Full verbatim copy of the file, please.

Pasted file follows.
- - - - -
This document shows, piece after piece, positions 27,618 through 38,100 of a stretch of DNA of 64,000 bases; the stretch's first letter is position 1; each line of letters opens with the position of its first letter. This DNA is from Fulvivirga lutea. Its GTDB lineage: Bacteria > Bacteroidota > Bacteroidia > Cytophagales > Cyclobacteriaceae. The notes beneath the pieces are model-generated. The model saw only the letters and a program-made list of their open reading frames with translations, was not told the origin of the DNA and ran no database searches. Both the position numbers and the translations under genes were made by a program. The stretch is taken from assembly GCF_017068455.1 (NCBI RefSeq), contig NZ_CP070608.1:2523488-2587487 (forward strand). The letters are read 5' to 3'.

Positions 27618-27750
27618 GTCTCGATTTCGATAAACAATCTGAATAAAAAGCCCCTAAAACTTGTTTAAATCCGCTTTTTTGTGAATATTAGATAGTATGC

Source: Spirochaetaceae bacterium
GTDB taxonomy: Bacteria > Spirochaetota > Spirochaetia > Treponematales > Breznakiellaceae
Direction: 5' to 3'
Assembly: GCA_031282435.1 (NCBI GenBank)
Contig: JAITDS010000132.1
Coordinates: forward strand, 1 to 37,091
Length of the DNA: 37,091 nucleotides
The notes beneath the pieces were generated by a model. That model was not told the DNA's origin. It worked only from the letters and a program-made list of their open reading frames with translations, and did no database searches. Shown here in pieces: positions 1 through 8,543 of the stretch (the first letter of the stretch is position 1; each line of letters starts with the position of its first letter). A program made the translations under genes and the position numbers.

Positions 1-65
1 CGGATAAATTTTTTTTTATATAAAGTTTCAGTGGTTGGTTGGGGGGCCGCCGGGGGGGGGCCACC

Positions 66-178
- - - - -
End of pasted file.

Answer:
This document shows, piece after piece, positions 27,618 through 38,100 of a stretch of DNA of 64,000 bases; the stretch's first letter is position 1; each line of letters opens with the position of its first letter. This DNA is from Fulvivirga lutea. Its GTDB lineage: Bacteria > Bacteroidota > Bacteroidia > Cytophagales > Cyclobacteriaceae. The notes beneath the pieces are model-generated. The model saw only the letters and a program-made list of their open reading frames with translations, was not told the origin of the DNA and ran no database searches. Both the position numbers and the translations under genes were made by a program. The stretch is taken from assembly GCF_017068455.1 (NCBI RefSeq), contig NZ_CP070608.1:2523488-2587487 (forward strand). The letters are read 5' to 3'.

Positions 27618-27750
27618 GTCTCGATTTCGATAAACAATCTGAATAAAAAGCCCCTAAAACTTGTTTAAATCCGCTTTTTTGTGAATATTAGATAGTATGC

Source: Spirochaetaceae bacterium
GTDB taxonomy: Bacteria > Spirochaetota > Spirochaetia > Treponematales > Breznakiellaceae
Direction: 5' to 3'
Assembly: GCA_031282435.1 (NCBI GenBank)
Contig: JAITDS010000132.1
Coordinates: forward strand, 1 to 37,091
Length of the DNA: 37,091 nucleotides
The notes beneath the pieces were generated by a model. That model was not told the DNA's origin. It worked only from the letters and a program-made list of their open reading frames with translations, and did no database searches. Shown here in pieces: positions 1 through 8,543 of the stretch (the first letter of the stretch is position 1; each line of letters starts with the position of its first letter). A program made the translations under genes and the position numbers.

Positions 1-65
1 CGGATAAATTTTTTTTTATATAAAGTTTCAGTGGTTGGTTGGGGGGCCGCCGGGGGGGGGCCACC

Positions 66-178